dec-4-yn, obtained as described in Example 1, are dis
cc. of water, 3.2 cc. of 2 N-hydrochloric acid and about
solved in 40 cc. of absolute tetrahydrofurane and the
100 cc. of dioxane in a four-necked, ground jointed ?ask
solution slowly added dropwise, while stirring, into a
provided with stirrer, cooler and introduction tube for 6
solution of 5 .4 grams of lithium-aluminum hydride in 90‘
hours with stirring at about 110° C. bath temperature in 15 cc. of absolute tetrahydrofurane. The temperature rises
a nitrogen atmosphere. The majority of the dioxane is
to 65° C. There follows re?uxing for 5 hours. The
then distilled off in a water-jet vacuum at about 50° C.,
excess lithium-aluminum hydride is destroyed with 35 cc.
the residue taken up in ether and the ether solution washed
of water, the precipitated sludge removed by ?ltering with
with 2 N-sodium carbonate solution and then until neu
suction, and the ?ltrate evaporated at 40° ‘C. in a water
tral with water, dried over sodium sulfate, ?ltered and
pump vacuum. The residue is sublimed in a high vacuum
evaporated. On distillation of the residue, the resulting
at a bath temperature of 120° \C., and the sublimate crys
tridec-Z-ynal-(l) passes over at 148—l5‘2° C. under 14
tallized from a mixture of chloroform and pentane. A
mm. pressure; 111320: 1.4565.
product of melting point 89—91° C. is obtained which
gives no depression in the mixed melting point test in
Example 9
admixture with threo-trans~1,3-dihydroxy-Z-amino-hepta
When the erythro-1z3-dihydroxy - 2 - nitro-pentadec
dec-4-ene melting at SEE-91° C. and obtained in a differ
4-yn, described in Example 8, is reduced by the method
described in Example 2, the crystalline erythro-1z3-dihy
droxy-2-amino-pentadec-4~yn of the formula
0H NH:
ent manner.
Example 13
3O
CH3(CH2)9—CEC—CH—OH—CH2OH
10 grams of pure threo-1,3-dihydroxy-2-nitroheptadec
4-yn, obtained according to Example 1, are dissolved in
250 cc. of absolute ethyl acetate and the solution is treated
is obtained, which after recrystallization from ether and
with hydrogen at room temperature and atmospheric
pressure in the presence of 1 g. of Lindlar catalyst. On
absorption of one equivalent of hydrogen the reaction
ceases. The solution is freed from catalyst and eva
porated at 40° C. under reduced pressure. The residue
pentane melts at 56-58“ C. The above reduction can
also be carried out with a weak acetic acid solution of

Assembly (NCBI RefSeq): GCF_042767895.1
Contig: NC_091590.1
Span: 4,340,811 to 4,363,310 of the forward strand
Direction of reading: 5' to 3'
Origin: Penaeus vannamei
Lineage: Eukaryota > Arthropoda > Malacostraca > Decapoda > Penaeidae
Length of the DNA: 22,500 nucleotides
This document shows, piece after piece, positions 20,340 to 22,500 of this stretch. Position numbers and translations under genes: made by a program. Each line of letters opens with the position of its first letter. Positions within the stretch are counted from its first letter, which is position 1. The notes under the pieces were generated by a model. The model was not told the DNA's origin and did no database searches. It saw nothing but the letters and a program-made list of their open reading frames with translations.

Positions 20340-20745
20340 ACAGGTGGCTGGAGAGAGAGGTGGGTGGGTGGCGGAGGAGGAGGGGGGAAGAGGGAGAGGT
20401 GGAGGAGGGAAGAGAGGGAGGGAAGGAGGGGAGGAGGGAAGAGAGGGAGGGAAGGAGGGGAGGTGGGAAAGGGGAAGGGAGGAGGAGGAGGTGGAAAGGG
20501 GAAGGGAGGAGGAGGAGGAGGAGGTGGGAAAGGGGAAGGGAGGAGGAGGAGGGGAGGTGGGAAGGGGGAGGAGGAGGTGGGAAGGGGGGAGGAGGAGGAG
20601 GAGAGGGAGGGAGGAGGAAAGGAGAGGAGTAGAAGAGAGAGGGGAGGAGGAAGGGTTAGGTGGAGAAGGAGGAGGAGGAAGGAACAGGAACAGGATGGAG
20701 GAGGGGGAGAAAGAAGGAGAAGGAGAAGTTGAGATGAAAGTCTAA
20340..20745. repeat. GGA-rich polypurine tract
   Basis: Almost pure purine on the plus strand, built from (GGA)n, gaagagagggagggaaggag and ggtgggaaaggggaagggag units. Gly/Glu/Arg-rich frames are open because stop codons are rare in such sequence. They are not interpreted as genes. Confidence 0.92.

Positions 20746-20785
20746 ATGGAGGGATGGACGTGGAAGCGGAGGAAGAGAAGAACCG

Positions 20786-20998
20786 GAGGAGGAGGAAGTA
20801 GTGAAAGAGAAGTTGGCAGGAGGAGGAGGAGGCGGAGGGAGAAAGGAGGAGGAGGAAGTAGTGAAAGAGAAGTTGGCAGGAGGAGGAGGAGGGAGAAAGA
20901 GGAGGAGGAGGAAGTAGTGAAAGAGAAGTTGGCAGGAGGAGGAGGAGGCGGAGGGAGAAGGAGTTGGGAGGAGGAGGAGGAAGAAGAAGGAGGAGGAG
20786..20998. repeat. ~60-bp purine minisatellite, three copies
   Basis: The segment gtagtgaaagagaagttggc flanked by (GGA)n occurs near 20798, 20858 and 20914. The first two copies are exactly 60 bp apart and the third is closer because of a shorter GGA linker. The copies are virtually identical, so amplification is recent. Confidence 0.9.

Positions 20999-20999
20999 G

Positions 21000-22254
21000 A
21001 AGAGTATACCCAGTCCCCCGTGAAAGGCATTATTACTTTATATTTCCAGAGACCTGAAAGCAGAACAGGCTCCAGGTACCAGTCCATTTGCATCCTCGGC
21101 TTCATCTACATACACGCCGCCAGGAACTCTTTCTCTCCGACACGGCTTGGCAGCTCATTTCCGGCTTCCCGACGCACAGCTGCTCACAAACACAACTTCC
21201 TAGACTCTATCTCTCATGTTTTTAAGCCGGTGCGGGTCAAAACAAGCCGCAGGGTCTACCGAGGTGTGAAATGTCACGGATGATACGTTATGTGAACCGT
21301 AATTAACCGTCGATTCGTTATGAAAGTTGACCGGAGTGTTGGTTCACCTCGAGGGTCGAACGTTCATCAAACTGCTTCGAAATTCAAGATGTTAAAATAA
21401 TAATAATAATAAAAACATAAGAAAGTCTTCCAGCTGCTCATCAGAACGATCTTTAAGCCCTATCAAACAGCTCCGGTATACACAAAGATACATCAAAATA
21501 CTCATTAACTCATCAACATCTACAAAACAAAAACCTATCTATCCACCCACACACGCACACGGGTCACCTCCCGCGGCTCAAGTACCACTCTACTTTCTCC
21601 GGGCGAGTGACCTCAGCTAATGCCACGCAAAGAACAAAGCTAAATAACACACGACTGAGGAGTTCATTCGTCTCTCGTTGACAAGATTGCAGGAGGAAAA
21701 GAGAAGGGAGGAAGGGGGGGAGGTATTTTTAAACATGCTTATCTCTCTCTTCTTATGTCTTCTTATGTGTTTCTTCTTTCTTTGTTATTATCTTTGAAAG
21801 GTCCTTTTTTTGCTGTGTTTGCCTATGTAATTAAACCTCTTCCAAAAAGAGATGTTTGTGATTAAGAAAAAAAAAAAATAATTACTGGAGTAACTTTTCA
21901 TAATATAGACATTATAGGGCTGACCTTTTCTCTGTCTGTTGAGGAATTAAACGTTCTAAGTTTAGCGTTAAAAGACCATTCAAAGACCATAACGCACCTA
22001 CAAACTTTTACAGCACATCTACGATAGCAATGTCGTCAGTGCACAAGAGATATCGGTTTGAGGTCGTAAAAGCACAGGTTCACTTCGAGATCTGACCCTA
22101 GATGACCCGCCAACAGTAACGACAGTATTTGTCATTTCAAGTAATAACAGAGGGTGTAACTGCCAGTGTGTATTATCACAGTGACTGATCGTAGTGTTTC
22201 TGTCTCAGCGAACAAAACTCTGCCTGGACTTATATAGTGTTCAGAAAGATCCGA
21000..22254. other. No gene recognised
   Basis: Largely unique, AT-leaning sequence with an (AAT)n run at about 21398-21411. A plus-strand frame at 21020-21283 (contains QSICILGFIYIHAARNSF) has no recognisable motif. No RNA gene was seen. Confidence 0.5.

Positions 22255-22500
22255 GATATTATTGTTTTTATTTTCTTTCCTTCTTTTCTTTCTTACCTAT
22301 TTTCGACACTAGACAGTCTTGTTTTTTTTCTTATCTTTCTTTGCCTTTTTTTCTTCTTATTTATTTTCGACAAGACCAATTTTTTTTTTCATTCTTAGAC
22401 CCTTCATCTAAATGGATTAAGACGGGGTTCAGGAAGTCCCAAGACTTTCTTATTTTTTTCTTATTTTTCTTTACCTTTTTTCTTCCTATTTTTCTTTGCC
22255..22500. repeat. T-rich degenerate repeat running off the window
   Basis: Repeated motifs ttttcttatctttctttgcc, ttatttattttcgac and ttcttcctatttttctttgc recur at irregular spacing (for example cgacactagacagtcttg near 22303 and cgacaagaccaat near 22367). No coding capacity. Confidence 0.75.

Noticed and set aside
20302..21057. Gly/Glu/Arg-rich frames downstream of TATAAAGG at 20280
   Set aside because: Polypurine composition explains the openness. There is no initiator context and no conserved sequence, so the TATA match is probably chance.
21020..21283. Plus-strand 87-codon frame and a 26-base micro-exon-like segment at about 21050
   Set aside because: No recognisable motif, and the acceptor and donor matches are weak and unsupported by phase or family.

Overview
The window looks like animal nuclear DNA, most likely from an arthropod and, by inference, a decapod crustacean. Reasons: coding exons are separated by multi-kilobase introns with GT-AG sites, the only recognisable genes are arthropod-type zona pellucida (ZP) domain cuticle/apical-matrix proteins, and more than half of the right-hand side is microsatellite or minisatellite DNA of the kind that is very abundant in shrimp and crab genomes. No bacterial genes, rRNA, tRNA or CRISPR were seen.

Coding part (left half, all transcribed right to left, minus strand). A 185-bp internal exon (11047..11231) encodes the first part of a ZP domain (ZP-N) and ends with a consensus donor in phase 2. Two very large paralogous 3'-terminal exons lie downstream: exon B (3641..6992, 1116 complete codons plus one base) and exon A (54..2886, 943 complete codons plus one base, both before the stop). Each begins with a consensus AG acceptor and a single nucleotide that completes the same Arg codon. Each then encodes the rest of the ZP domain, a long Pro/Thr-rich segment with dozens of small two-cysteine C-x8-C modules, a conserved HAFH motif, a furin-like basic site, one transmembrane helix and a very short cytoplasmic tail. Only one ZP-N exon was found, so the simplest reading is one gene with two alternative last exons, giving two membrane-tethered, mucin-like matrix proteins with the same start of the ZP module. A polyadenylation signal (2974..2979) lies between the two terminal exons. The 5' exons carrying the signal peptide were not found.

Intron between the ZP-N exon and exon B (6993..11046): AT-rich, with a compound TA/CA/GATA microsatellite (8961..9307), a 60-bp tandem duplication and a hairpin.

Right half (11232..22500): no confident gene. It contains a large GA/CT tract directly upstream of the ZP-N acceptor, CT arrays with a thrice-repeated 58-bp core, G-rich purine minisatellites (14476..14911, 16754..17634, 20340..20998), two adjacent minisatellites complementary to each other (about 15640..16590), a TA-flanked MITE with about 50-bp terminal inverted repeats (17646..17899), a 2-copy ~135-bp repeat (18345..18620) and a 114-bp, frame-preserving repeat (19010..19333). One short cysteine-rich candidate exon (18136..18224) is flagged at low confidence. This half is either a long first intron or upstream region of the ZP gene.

aluminum amalgam or with iron and acetic acid.
Example 10
is recrystallized from a mixture of chloroform and pen
2.0 grams of crude erythro-1z3-dihydroxy - 2 - amino
tane and gives lustrous lea?ets of melting point 76-77“
pentadec-4~yn are heated for 4 hours on a steam bath ‘in
C. corresponding to the formula
50 cc. of absolute tetrahydrofurane with 1.5 grams of
lithium-aluminum hydride. Decomposition is then car
ried out with 4 N-hydrochloric acid with ice-cooling, fol
lowed by concentration somewhat under vacuum and ex
traction with ether. The ethereal solution is washed with 45
4 N-hydrochloric acid, 2 N-sodium carbonate solution
and Water, dried over sodium sulfate and evaporated
under vacuum. In this manner there is obtained the
colorless erythro~trans-1:3-dihydroxy - 2 - amino-pentadec
4-ene of the formula
OII3(OHz)9—OH
CH3(CHZ)11—CII
N02
HO CH2—C|H—CH—CII
(1)11:
Example 14
1 gram of pure threo-l,3-dihydroxy~2-nitro-heptadec
4-yn, obtained according to Example 1, is dissolved in
50 25 cc. of recti?ed alcohol and the solution shaken at room
OH NH:
HC—CII—CH—CH2OH
which melts at 56—60° C.
Example 11
temperature and under atmospheric pressure with 50
mg. of platinum oxide in the presence of hydrogen. When
about 3.8 molecular equivalents of hydrogen have been
consumed, the uptake of hydrogen slows down markedly.
Hydrogenation is interrupted, the crystalline product re
dissolved by heating, the solution ?ltered while warm,
and the ?ltrate evaporated. The residue is recrystallized
1.50 grams of the threo-lz3-dihydroxy - 2 - amino
from a mixture of chloroform and pentane. There is ob
pentadec-4-yn described in Example 8 are dissolved in 40
tained in this manner a mixture of melting point 72-83°